Teddy and Christian Rozanek are both musicians of note.
The brothers each won a gold medal this spring at the Winter Guard International Percussion World Championships in Dayton.
Teddy, 20, is a bassist in Rhythm X, which won an Independent World Gold Medal. Christian, 17, is center quad player for Capital City Percussion, which won the Open Class Independent championship.
Both brothers have participated and played tenor drum at Westland High School. Christian is entering his senior year at the school.
Even though he was in the process of winning his first gold medal, Teddy said he was more excited about his brother's success at the championships.
"We were rehearsing for our finals when I got a call from a friend that Christian's group had won," he said. "I was so thrilled for him, but I couldn't imagine both of us winning gold medals, even though Rhythm X had been doing well all season. It was great when we got a chance to stand together with our gold medals."
Christian credits his older brother for inspiring him to begin playing drums.
"I always watched him growing up. It pushed me to want to play as good as he played," he said. "It just looked like he was having so much fun."
"He's giving me a lot more credit than I deserve," Teddy said. "He passed my skill level long ago because of his dedication and hard work."
The brothers got to play together at Westland for one year, when Teddy was a senior and Christian a freshman.
They played drums together a lot at home.
"We were practicing six to eight hours a day," Teddy said. "We never heard any complaints from the neighbors or had the cops called on us, so I guess we weren't too loud."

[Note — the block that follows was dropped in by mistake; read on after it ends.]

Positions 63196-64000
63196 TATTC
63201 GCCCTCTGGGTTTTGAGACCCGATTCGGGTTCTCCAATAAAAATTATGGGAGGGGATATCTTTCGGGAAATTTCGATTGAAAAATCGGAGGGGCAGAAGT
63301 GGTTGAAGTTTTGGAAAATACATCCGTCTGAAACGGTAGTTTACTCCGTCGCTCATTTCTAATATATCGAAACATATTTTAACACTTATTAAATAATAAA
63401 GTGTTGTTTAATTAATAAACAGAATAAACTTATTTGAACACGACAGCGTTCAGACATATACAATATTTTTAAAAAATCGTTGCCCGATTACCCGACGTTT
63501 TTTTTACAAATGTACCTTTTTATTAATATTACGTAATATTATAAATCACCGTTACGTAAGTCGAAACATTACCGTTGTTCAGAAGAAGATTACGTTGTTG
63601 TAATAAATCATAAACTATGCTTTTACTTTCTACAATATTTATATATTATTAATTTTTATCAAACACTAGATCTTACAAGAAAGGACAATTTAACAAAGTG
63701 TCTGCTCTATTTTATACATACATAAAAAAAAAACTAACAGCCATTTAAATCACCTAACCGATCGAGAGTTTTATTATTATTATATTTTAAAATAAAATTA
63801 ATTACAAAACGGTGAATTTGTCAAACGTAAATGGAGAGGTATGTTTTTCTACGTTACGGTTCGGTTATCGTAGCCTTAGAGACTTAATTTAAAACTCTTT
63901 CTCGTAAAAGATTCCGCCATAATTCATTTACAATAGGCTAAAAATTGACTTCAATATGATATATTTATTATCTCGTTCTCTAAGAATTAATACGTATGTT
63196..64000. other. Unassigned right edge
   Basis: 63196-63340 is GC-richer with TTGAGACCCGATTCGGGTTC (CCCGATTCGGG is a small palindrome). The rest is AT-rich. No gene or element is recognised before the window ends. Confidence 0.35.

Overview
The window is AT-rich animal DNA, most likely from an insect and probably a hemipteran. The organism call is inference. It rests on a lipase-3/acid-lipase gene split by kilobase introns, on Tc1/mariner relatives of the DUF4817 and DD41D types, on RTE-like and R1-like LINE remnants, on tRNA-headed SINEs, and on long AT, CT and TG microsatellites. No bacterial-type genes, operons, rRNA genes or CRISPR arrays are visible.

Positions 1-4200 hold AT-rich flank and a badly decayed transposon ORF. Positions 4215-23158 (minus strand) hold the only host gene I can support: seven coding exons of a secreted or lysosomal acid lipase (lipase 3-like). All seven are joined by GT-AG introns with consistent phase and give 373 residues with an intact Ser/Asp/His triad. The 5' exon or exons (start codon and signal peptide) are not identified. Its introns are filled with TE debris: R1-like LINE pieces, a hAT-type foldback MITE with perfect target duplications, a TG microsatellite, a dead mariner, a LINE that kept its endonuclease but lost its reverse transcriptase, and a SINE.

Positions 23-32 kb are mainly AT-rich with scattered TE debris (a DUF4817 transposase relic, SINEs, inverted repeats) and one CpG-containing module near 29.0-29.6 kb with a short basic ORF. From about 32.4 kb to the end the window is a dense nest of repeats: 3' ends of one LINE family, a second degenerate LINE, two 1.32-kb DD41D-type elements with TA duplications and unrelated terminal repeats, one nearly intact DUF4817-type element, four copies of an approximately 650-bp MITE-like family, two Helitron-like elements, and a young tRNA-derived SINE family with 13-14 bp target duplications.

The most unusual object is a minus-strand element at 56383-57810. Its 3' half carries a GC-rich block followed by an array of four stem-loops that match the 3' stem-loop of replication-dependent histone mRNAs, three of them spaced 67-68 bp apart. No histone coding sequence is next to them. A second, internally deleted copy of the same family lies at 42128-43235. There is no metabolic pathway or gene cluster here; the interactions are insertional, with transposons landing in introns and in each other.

"Our parents really supported us and never told us to stop," Christian said. "Drumming's definitely not a comforting activity for your family. But they were always patient."
Drumming is a comforting activity for him, he said.
"When I get behind a drum, it just feels normal to me," Christian said. "It makes me feel comfortable and relaxed."
Teddy switched from drums to bass after graduating from high school.
"It's a little easier to be creative with a melodic instrument," he said.
He really didn't choose to play drums when starting out in his school's instrumental music program in sixth grade, Teddy said.
"It was more my lack of ability to play any other instrument," he said. "I picked up a saxophone and couldn't get any sound. I picked up a trumpet and couldn't get any sound. I picked up a drum, and I felt right at home."
With Rhythm X, Teddy tried something that had never been done before at the WGI championships -- he played a stand-up bass during the band's performances.
"It seemed to work out really well, even though it hadn't been done before," he said.
Teddy will be eligible for WGI competitions for two more years.
"I really enjoy it. We've been able to meet musicians from so many places, like Japan, Thailand and the Netherlands," he said. "It really is an international competition."
"What's great about the WGI is that everyone is pulling for each other. You want to win, but you're not trying to pull every other team down," Christian said. "If a team is struggling, other teams will pitch in to help. Like one of the international teams didn't have their instruments and people loaned them their instruments for the competition."